naginterfaces.library.specfun.opt_​barrier_​std_​price

naginterfaces.library.specfun.opt_barrier_std_price(calput, btype, x, s, h, k, t, sigma, r, q)[source]

opt_barrier_std_price computes the price of a standard barrier option.

For full information please refer to the NAG Library document for s30fa

https://www.nag.com/numeric/nl/nagdoc_28.5/flhtml/s/s30faf.html

Parameters
calputstr, length 1

Determines whether the option is a call or a put.

A call; the holder has a right to buy.

A put; the holder has a right to sell.

btypestr, length 2

Indicates the barrier type as In or Out and its relation to the price of the underlying asset as Up or Down.

Down-and-In.

Down-and-Out.

Up-and-In.

Up-and-Out.

xfloat, array-like, shape

must contain , the th strike price, for .

sfloat

, the price of the underlying asset.

hfloat

The barrier price.

kfloat

The value of a possible cash rebate to be paid if the option has not been knocked in (or out) before expiration.

tfloat, array-like, shape

must contain , the th time, in years, to expiry, for .

sigmafloat

, the volatility of the underlying asset. Note that a rate of 15% should be entered as .

rfloat

, the annual risk-free interest rate, continuously compounded. Note that a rate of 5% should be entered as .

qfloat

, the annual continuous yield rate. Note that a rate of 8% should be entered as .

Returns
pfloat, ndarray, shape

contains , the option price evaluated for the strike price at expiry for and .

Raises
NagValueError
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On entry, .

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On entry, .

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(errno )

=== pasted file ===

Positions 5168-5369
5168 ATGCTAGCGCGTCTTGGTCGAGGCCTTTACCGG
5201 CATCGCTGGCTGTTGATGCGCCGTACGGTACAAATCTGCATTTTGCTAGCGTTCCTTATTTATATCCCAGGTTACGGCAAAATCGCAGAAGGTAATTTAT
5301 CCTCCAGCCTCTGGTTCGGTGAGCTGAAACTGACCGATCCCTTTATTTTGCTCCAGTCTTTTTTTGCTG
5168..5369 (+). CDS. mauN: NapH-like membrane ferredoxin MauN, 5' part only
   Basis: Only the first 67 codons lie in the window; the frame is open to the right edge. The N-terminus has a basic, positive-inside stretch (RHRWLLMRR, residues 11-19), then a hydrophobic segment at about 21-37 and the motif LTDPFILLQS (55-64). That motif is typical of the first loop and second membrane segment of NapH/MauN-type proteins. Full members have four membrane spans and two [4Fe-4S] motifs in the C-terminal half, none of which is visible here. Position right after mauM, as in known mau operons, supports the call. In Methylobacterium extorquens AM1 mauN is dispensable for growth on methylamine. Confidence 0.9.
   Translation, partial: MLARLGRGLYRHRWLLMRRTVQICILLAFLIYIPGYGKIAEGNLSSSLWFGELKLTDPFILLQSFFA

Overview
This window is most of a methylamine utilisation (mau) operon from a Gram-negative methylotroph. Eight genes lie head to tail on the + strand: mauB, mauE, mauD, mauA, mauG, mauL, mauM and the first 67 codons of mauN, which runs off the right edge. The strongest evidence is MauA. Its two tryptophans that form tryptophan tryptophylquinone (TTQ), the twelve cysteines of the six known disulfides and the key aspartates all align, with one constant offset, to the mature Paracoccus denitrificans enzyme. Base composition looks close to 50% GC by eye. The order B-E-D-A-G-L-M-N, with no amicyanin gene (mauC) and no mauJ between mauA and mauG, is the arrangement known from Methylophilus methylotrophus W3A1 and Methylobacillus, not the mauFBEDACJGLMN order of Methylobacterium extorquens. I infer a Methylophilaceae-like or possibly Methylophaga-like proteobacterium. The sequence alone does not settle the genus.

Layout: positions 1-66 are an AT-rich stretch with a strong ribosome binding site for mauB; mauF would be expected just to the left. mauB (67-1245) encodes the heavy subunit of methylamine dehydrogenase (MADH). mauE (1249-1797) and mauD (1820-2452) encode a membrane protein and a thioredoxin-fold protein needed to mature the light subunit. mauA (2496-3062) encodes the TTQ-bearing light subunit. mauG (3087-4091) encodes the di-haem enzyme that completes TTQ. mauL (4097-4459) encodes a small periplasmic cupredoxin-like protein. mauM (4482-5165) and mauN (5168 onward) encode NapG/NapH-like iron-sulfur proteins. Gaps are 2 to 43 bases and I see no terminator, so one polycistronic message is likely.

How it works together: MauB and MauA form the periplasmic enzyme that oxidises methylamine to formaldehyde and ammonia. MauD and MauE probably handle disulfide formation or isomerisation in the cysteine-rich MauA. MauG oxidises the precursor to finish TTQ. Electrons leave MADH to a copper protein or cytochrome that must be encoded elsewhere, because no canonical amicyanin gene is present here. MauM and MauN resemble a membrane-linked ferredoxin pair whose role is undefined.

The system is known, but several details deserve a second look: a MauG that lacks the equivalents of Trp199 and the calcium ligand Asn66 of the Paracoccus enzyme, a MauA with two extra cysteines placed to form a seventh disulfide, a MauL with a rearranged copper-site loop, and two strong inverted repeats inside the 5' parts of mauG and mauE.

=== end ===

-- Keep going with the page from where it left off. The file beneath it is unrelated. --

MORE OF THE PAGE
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(errno )

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(errno )

On entry, and are inconsistent with : and .

Notes

opt_barrier_std_price computes the price of a standard barrier option, where the exercise, for a given strike price, , depends on the underlying asset price, , reaching or crossing a specified barrier level, . Barrier options of type In only become active (are knocked in) if the underlying asset price attains the pre-determined barrier level during the lifetime of the contract. Those of type Out start active and are knocked out if the underlying asset price attains the barrier level during the lifetime of the contract. A cash rebate, , may be paid if the option is inactive at expiration. The option may also be described as Up (the underlying price starts below the barrier level) or Down (the underlying price starts above the barrier level). This gives the following options which can be specified as put or call contracts.

Down-and-In: the option starts inactive with the underlying asset price above the barrier level. It is knocked in if the underlying price moves down to hit the barrier level before expiration.

Down-and-Out: the option starts active with the underlying asset price above the barrier level. It is knocked out if the underlying price moves down to hit the barrier level before expiration.

Up-and-In: the option starts inactive with the underlying asset price below the barrier level. It is knocked in if the underlying price moves up to hit the barrier level before expiration.

Up-and-Out: the option starts active with the underlying asset price below the barrier level. It is knocked out if the underlying price moves up to hit the barrier level before expiration.

The payoff is for a call or for a put, if the option is active at expiration, otherwise it may pay a pre-specified cash rebate, . Following Haug (2007), the prices of the various standard barrier options can be written as shown below. The volatility, , risk-free interest rate, , and annualised dividend yield, , are constants. The integer parameters, and , take the values , depending on the type of barrier.

with

and where denotes the cumulative Normal distribution function,

Down-and-In ( ):

When , with ,

and with ,

When , with

and with ,

Down-and-Out ( ):

When , with ,

and with ,

When , with ,

and with ,

Up-and-In ( ):

When , with , ,

and with ,

When , with , ,

and with ,

Up-and-Out ( ):

When , with , ,

and with ,

When , with , ,

and with ,

The option price is computed for each strike price in a set , , and for each expiry time in a set , .

References

Haug, E G, 2007, The Complete Guide to Option Pricing Formulas, (2nd Edition), McGraw-Hill